The brake line is filled with a special oil or brake fluid under low pressure. When the brake lever is depressed, the bicycle brake cylinder displaces fluid from the hydraulic system and it applies pressure to the slave cylinder, which is mounted on the fork or bike frame. In turn, the slave cylinder drives the piston and brake pads, which block the wheel by means of the brake disc. Very simple. Here is a diagram for clarity.

When working with hydraulic brakes, it is worth considering that brake fluid is very toxic and can cause severe poisoning. It also has a detrimental effect on paintwork and plastic parts.

Features of Hydraulic Bicycle Brakes

The vector of action of the brakes, both mechanical and hydraulic, is one. stop. a car. But there are a lot of nuances and questions to both one and the other brake drive circuit. Today we will try to wash the bones with hydraulic brakes.

Their main difference from mechanics is that a hydraulic line is used to drive the brake pads, and not cables. The hydraulics connect the brake levers directly to the brake mechanism. In the role of which can be both disc hydraulic brakes and conventional rim.

Review of the best

Out of a million types of braking systems, hydraulics are increasingly found on mid to very mid-range bikes. As their popularity grows, the price falls accordingly. Therefore, it makes sense to consider converting your bike to a hydraulic braking system. There are many examples, but we will give only two. For contrast.

Shimano unveiled a new collection earlier this year, revamping the Deore line. Nice grips, stable operation of the main brake cylinder gives real pleasure from precise actuation and obedience of the entire system as a whole. A slight rattling of the handle itself darkens the picture a little.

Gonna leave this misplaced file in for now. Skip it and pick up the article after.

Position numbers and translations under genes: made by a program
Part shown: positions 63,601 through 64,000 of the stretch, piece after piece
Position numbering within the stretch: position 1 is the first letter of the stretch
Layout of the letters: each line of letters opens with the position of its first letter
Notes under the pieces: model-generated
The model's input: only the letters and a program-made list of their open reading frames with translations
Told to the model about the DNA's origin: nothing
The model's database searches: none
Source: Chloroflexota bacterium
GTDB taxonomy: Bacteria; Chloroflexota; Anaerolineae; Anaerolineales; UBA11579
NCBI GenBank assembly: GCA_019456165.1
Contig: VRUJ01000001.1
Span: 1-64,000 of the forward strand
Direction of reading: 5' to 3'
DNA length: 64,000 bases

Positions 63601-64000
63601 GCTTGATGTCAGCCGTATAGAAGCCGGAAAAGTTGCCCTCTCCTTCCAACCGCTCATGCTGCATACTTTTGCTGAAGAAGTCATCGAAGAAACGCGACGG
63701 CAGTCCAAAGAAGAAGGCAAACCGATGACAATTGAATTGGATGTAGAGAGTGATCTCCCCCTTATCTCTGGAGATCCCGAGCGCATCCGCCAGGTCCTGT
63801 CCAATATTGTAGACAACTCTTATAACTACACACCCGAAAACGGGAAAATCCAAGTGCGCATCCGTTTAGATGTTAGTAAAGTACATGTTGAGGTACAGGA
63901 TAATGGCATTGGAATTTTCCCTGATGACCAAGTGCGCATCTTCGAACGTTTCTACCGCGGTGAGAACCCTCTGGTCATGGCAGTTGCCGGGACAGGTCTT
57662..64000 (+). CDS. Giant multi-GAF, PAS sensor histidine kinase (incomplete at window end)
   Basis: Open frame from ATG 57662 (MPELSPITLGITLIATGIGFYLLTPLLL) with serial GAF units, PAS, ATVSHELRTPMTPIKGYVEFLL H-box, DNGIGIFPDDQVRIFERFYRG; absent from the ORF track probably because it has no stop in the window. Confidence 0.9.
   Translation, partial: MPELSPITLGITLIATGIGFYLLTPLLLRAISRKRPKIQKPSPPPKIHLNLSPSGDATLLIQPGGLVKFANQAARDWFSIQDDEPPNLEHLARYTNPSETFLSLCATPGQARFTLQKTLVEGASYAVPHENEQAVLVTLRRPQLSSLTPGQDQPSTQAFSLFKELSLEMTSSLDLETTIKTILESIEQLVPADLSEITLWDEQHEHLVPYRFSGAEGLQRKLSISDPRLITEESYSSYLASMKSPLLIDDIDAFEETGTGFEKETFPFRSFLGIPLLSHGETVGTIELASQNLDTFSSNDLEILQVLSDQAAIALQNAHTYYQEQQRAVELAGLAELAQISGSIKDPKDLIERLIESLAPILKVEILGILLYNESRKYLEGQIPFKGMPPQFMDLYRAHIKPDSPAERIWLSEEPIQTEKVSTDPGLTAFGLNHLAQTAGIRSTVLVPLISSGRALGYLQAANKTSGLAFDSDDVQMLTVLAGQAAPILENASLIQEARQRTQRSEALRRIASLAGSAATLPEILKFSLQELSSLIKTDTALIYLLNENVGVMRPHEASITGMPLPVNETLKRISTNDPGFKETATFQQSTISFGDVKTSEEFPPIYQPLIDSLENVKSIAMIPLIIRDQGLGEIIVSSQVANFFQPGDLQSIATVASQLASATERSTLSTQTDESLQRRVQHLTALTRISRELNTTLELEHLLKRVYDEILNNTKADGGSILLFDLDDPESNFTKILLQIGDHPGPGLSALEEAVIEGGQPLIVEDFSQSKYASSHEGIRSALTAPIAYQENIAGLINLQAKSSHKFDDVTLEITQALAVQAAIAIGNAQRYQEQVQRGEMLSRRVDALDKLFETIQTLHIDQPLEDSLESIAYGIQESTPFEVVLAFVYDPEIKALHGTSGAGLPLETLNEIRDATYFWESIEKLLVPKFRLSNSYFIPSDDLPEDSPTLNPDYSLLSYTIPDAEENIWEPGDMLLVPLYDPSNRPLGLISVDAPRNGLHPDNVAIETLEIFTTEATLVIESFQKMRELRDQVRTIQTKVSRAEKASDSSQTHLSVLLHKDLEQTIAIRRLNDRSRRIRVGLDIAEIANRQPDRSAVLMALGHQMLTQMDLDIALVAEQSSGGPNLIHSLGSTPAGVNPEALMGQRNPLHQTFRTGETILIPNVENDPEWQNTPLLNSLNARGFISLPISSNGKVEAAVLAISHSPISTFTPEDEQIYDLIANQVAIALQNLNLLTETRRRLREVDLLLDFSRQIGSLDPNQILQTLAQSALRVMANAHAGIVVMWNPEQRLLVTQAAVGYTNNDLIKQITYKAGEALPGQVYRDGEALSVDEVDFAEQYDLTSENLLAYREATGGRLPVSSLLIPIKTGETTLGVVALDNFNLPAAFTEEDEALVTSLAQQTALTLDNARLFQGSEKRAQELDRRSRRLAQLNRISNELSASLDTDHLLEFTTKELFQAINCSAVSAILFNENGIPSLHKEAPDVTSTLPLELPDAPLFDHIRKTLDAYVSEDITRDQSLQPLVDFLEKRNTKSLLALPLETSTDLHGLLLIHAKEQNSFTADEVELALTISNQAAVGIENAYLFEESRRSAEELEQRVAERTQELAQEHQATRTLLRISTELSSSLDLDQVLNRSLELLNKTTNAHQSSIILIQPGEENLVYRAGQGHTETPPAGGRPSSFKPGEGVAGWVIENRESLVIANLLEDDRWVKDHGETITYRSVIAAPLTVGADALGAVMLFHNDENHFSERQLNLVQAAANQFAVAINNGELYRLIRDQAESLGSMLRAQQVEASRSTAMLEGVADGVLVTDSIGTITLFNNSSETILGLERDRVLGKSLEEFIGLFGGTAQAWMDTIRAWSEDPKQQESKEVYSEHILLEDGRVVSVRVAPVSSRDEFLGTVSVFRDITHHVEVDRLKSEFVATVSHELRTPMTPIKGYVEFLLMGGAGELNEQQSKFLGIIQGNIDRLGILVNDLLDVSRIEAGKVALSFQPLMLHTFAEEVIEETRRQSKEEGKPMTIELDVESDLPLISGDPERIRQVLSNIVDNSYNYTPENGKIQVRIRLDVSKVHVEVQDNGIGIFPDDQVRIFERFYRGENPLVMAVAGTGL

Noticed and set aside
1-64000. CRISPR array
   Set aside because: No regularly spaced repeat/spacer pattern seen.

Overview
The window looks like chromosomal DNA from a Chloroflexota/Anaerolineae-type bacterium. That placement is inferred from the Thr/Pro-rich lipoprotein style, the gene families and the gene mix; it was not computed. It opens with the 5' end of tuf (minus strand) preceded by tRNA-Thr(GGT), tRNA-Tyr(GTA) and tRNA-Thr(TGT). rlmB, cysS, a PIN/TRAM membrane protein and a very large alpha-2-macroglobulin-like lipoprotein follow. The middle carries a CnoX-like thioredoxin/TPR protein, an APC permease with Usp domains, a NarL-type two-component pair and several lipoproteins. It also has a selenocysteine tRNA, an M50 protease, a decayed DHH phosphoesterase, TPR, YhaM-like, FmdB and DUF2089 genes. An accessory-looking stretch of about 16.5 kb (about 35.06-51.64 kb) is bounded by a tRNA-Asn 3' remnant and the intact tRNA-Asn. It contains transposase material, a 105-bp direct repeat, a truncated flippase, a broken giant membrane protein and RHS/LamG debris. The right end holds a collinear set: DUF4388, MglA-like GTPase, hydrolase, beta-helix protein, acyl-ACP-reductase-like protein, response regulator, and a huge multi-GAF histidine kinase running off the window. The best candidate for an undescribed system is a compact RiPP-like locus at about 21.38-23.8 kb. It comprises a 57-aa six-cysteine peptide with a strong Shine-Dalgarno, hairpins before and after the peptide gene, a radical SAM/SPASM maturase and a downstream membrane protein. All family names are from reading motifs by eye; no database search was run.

The new range offers a choice of splined or bolted rotor mounting. Shimano Deore comes with two types of pads. rubberized and metallized. The former wear out very quickly. The hydraulics in general are of excellent quality and their 50 is definitely worth.

CLIM 8 CLARK`S. The advantage of these brakes is that for the price of a single cylinder you get a full multi-cylinder hydraulic brake. But miracles do not happen, and you have to pay for everything. The design of the handles is a little alarming, but this is not for everybody. But the hydraulic hoses are reinforced with Kevlar and metal.

The caliper has an interesting six-cylinder design that promises to be reliable. The disadvantages of this system are the slightly increased weight. In installation, they are also not as easy as they seem. during installation, they require careful adjustment of the pads to the discs.

Bleeding the brake hydraulic system

Reasons why you should do brake bleeding:

  • when you press the brake lever, it goes out to the grip itself, i.e. has too long a stroke, but at the same time the pads do not move, or do not reach the brake disc;
  • the brake lever falls through when pressed or has too little movement;
  • when the handle is pressed sharply, after the brake is applied, the handle continues to fall smoothly.